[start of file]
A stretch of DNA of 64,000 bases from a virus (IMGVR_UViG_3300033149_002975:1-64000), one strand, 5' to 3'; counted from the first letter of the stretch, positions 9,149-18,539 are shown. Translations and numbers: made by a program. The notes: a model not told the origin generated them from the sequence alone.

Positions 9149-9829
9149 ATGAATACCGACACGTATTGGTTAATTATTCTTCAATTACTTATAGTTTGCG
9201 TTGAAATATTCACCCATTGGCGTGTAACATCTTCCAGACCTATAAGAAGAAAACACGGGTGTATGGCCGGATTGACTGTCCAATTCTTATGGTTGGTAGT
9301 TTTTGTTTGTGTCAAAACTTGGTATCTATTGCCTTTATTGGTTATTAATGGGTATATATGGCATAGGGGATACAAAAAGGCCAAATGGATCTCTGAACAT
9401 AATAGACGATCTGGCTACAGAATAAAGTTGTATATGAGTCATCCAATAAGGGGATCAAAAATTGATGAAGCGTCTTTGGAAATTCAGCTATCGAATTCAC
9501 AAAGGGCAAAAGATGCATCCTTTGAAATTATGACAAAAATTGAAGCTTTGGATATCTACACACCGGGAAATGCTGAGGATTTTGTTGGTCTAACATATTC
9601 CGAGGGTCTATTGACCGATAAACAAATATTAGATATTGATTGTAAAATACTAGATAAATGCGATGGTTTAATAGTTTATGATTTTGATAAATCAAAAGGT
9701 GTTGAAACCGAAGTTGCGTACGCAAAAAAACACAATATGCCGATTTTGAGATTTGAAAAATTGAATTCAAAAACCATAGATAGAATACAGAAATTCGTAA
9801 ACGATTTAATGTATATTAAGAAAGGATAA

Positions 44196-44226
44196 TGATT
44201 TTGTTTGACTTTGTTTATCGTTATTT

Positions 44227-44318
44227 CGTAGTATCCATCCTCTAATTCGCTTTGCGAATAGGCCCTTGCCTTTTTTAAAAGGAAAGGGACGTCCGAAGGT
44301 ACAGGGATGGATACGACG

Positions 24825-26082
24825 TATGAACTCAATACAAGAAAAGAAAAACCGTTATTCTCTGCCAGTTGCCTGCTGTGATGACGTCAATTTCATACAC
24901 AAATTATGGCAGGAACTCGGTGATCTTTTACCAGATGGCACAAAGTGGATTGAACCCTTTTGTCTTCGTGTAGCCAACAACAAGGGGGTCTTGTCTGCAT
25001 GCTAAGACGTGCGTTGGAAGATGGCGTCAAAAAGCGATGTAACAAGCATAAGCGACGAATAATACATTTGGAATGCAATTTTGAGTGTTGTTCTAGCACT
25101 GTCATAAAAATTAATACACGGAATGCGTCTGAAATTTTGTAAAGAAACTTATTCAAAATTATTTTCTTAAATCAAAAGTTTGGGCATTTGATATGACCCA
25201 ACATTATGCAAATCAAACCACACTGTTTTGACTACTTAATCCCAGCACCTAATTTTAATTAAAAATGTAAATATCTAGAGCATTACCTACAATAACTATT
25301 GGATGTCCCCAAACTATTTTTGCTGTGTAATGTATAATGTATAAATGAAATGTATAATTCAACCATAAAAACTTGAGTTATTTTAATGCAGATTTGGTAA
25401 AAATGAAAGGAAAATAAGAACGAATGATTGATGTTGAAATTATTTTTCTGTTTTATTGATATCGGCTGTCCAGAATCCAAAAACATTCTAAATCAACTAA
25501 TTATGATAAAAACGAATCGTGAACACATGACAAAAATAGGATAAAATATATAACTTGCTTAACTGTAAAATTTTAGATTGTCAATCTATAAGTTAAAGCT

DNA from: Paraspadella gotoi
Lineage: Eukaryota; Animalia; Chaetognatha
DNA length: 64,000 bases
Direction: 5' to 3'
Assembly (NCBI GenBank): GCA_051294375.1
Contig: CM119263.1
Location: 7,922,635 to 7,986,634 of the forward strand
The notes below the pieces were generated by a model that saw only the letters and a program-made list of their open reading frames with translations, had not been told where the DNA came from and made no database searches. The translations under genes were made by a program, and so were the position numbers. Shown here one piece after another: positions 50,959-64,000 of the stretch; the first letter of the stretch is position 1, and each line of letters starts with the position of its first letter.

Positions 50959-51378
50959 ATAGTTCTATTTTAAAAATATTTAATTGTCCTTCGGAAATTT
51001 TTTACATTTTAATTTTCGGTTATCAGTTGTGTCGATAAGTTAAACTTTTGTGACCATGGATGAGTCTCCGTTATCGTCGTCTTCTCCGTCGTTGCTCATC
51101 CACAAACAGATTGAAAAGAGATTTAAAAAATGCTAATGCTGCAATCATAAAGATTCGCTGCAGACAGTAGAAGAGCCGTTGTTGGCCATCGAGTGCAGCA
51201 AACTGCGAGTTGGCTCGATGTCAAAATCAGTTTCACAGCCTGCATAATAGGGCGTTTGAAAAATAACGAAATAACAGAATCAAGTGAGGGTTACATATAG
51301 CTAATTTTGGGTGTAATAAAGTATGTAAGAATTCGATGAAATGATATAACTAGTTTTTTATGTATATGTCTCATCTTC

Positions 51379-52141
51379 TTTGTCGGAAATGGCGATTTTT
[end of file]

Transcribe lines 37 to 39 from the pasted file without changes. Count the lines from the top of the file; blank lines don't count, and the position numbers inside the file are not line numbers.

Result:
51101 CACAAACAGATTGAAAAGAGATTTAAAAAATGCTAATGCTGCAATCATAAAGATTCGCTGCAGACAGTAGAAGAGCCGTTGTTGGCCATCGAGTGCAGCA
51201 AACTGCGAGTTGGCTCGATGTCAAAATCAGTTTCACAGCCTGCATAATAGGGCGTTTGAAAAATAACGAAATAACAGAATCAAGTGAGGGTTACATATAG
51301 CTAATTTTGGGTGTAATAAAGTATGTAAGAATTCGATGAAATGATATAACTAGTTTTTTATGTATATGTCTCATCTTC